“Uncle Sam has agreed to pay out to every single one of the targeted groups that stayed in the lawsuit what would come out to be several thousand dollars (each) as damages for what they did to the groups,” Greim told MacIver News this week on the Vicki McKenna Show.
Greim said the lawsuit appears to be the first class-action that has ever been certified against the government for such a case and “certainly the first time the government has come out with substantial money for each of the targeted class members.”
The lawsuit’s findings counter initial IRS claims that just a few rogue agents in a Cincinnati were involved in excessively scrutinizing and delaying applications by conservative groups.
“In fact we learned that the IRS has all kinds of detailed policies about how they treat applicants,” Greim said. “Those policies are so detailed that you can simply choose one particular element of one policy and use it to your advantage to target someone. So the very mechanisms put in place to control the way groups are treated can be very easily twisted and turned against those groups to break off a section and handle them sort of in another room all by themselves.”
There are at least six Wisconsin-based organization on the list of 426 plaintiffs in the class-action lawsuit, according to a case spreadsheet obtained by MacIver News. The members include:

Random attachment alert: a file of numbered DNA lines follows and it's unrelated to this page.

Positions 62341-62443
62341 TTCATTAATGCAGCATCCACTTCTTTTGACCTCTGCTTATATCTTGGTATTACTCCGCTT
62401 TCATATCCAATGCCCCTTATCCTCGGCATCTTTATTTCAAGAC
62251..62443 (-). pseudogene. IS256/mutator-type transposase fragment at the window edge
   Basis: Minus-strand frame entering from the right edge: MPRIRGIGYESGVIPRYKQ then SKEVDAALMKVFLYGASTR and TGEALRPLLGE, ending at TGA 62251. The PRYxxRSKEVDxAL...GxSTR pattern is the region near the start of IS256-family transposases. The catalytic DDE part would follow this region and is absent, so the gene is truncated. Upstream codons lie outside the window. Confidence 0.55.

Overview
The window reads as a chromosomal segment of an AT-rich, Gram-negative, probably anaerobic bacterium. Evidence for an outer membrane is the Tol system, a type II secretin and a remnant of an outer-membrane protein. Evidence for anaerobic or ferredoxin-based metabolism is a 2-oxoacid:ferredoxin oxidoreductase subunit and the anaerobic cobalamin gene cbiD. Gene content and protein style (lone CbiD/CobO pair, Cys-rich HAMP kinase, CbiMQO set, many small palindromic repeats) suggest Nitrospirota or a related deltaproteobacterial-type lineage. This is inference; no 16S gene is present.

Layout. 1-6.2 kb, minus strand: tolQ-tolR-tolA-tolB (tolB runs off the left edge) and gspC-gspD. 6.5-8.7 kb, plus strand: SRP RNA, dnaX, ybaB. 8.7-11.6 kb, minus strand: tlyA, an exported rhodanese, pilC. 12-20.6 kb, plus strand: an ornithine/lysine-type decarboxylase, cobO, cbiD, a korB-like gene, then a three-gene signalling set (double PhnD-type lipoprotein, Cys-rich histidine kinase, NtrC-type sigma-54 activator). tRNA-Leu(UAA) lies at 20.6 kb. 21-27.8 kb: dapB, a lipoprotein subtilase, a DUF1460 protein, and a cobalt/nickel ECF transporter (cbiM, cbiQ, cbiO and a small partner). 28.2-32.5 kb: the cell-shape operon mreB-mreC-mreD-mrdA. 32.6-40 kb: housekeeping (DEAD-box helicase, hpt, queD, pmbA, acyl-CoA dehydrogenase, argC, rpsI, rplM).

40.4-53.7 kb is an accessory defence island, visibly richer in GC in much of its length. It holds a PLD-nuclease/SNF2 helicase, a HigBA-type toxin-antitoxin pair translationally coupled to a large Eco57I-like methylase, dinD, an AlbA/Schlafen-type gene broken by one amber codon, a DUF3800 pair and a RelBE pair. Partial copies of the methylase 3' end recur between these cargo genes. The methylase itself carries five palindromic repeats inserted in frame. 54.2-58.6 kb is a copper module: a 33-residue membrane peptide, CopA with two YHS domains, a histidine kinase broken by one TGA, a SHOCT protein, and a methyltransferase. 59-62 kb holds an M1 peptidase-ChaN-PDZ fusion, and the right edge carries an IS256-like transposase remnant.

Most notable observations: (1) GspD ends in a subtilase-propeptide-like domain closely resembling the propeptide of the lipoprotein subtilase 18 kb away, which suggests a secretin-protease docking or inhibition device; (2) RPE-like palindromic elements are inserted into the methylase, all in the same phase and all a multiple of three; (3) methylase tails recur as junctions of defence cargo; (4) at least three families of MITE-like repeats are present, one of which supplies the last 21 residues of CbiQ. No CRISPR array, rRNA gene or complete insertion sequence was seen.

- Consumer Rights Wisconsin
- Media Trackers Wisconsin, Inc., a conservative news organization
- Rock River Patriots
- United Wisconsin Movement
- Wisconsin Faith and Freedom Coalition Inc.
- Wisconsin Small Business United Inc.
There were two main lawsuits against the IRS. The mainstream media has focused exclusively on litigation by the American Center for Law & Justice. ACLJ, just hours before the class-action settlement was released, announced that it had “just obtained a resounding victory in our legal challenge to the IRS’s political targeting of conservative organizations.”
That settlement included no monetary damages, but the IRS did admit in federal court that it wrongfully targeted tea party and conservative groups during the Obama administration.
“For such treatment, the IRS expresses its sincere apology,” the court documents state.